In a bipartisan letter, Reps. Gregory Meeks (D-N.Y.) and Blaine Luetkemeyer (R-Mo.) today joined the chorus of voices—including FDIC Chairman Jelena McWilliams—calling for the Financial Accounting Standards Board to suspend and delay its Current Expected Credit Loss standard amid the coronavirus pandemic.
“There is simply too much uncertainty at this time to implement a foundational change to our financial accounting system,” wrote Meeks and Luetkemeyer, who are chairman and ranking member, respectively, of the House Financial Services Subcommittee on Consumer Protection and Financial Institutions. As our country once again faces a potentially deep economic crisis, we call on FASB to suspend CECL implementation, and allow for further study on the economic implications of this new accounting standard.”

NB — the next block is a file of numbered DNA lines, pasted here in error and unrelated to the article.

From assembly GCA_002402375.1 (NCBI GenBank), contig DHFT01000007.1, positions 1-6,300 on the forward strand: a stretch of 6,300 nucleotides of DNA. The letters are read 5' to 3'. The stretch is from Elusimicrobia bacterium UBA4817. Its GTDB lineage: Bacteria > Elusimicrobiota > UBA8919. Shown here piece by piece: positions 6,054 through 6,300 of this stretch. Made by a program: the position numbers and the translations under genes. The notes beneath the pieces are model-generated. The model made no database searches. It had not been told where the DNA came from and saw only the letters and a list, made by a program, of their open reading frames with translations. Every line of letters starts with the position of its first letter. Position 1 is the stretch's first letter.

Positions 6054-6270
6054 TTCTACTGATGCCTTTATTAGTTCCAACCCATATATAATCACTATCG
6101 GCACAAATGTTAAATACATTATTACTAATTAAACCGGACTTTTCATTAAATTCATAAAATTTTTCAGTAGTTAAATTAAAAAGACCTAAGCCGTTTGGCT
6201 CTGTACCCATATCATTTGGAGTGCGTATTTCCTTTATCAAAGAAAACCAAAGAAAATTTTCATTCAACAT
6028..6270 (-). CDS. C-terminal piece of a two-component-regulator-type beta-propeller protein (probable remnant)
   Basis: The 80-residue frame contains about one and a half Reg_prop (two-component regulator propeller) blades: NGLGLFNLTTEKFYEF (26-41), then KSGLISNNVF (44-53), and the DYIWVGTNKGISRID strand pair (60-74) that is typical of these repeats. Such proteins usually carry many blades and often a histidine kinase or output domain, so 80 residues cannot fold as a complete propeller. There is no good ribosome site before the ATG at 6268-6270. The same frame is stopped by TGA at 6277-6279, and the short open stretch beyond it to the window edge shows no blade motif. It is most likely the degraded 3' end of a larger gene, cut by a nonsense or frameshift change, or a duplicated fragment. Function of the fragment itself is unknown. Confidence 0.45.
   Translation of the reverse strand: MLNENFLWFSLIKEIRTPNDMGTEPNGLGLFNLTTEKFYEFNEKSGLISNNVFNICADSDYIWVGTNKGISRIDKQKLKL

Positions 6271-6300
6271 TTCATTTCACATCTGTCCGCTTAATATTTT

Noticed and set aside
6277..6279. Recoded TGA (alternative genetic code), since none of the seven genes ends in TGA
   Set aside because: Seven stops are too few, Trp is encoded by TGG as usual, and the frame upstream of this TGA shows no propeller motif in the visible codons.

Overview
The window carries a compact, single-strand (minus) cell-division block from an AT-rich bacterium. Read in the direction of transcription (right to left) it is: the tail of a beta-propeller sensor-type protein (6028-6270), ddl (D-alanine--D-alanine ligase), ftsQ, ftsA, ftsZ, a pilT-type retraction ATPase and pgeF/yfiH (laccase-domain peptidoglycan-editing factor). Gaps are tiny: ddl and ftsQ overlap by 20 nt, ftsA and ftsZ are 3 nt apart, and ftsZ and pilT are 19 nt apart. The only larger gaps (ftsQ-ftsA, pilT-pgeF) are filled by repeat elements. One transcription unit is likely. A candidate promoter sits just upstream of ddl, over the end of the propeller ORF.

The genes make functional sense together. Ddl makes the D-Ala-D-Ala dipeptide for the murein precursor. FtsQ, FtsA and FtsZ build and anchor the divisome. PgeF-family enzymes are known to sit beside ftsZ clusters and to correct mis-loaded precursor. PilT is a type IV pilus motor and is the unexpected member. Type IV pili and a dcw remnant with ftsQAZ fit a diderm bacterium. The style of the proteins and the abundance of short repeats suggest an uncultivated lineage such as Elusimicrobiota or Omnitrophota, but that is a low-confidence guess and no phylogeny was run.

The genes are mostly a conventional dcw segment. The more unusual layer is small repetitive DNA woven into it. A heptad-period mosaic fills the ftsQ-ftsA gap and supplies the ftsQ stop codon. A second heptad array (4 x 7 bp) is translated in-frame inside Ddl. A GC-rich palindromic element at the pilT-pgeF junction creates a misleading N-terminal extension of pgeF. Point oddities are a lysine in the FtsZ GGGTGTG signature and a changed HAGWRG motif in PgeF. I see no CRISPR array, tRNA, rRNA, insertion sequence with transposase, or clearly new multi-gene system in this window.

Meeks and Luetkemeyer specifically expressed concern about how lenders will be expected to model future credit losses from a pandemic that “remains poorly understood by scientists” and whose economic effects are highly uncertain and dependent on a wide array of variables out of lenders’ control. “CECL implementation is likely to prove pro-cyclical, deepening the curtailment of credit in an economic slowdown or contraction, including in particular for borrowers with marginal credits and underbanked communities,” they added.